Image: Claude Shannon setting
“Theseus” into its rat maze.
Just to clarify, in case my recent post on Bourdieu and de Certeau was misleading, I do not intend to dismiss the role of habituation in art and architecture wholesale:
The human need for shelter is permanent. Architecture has never had fallow periods. Its history is longer than that of any other art, and its effect ought to be recognized in any attempt to account for the relationship of the masses to the work of art. Buildings are received in a twofold manner: by use and by perception. Or, better: tactilely and optically. Such reception cannot be understood in terms of the concentrated attention of a traveler before a famous building. On the tactile side, there is no counterpart to what contemplation is on the optical side. Tactile reception comes about not so much by way of attention as by way of habit. The latter largely determines even the optical reception of architecture, which spontaneously takes the form of casual noticing, rather than attentive observation. Under certain circumstances, this form of reception shaped by architecture acquires canonical value. For the tasks which face the human apparatus of perception at historical turning points cannot be performed solely by optical means — that is, by way of contemplation. They are mastered gradually — taking their cue from tactile reception — through habit.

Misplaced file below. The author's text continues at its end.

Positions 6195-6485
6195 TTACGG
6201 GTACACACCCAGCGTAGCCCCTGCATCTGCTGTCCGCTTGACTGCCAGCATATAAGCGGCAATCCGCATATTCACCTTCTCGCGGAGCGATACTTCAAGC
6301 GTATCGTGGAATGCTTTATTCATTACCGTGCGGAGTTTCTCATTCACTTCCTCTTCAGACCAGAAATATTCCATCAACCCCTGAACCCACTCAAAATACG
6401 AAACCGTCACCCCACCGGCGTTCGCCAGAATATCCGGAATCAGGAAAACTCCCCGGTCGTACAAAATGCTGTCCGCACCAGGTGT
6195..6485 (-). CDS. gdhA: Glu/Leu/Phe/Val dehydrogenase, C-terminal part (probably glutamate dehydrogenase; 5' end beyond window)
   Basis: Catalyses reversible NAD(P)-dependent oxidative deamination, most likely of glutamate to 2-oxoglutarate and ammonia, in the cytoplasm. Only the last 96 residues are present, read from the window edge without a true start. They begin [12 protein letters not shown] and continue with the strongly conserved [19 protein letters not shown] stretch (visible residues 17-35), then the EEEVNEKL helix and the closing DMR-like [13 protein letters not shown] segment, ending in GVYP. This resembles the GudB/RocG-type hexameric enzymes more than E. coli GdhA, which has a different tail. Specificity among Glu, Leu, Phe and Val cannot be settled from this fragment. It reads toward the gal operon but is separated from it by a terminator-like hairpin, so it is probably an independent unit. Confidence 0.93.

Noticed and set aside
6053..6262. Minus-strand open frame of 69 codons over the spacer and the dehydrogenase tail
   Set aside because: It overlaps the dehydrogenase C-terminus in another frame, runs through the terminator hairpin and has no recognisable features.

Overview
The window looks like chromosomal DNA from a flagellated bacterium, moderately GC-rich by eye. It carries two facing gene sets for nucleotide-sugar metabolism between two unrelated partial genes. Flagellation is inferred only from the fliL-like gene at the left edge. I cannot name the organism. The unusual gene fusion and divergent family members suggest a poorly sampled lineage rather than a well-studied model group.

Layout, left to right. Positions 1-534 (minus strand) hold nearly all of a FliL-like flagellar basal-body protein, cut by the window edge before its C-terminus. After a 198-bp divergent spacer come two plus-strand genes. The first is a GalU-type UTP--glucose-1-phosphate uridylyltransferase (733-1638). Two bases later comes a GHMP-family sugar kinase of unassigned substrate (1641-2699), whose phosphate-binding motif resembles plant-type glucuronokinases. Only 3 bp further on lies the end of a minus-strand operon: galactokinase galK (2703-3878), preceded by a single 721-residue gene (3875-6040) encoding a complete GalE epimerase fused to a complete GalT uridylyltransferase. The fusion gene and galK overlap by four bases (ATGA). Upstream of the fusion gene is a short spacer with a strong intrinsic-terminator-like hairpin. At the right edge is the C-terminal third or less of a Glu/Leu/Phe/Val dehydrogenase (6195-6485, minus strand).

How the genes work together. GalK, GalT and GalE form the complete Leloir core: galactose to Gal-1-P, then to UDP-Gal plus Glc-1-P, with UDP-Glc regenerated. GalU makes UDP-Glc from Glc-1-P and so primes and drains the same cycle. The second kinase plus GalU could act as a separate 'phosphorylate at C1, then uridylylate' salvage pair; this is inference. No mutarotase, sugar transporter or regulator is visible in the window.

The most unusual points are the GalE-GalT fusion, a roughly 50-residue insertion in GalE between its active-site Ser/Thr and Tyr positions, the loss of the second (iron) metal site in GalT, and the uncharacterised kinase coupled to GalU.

Walter Benjamin, “The work of art in the age
of its technological reproducibility” (1935)
There is probably more to this, as well. Frampton’s insistence upon the tactile, tectonic dimension of architecture as opposed to the visual, scenographic qualities celebrated by postmodern architects, likely stems from a similar reasoning.
 Translated by Michael Jennings, Howard Eiland, and Gary Smith. Selected Writings, Volume 3: 1935-1938. (Harvard University Press. Cambridge, MA: 2003). Pg. 120.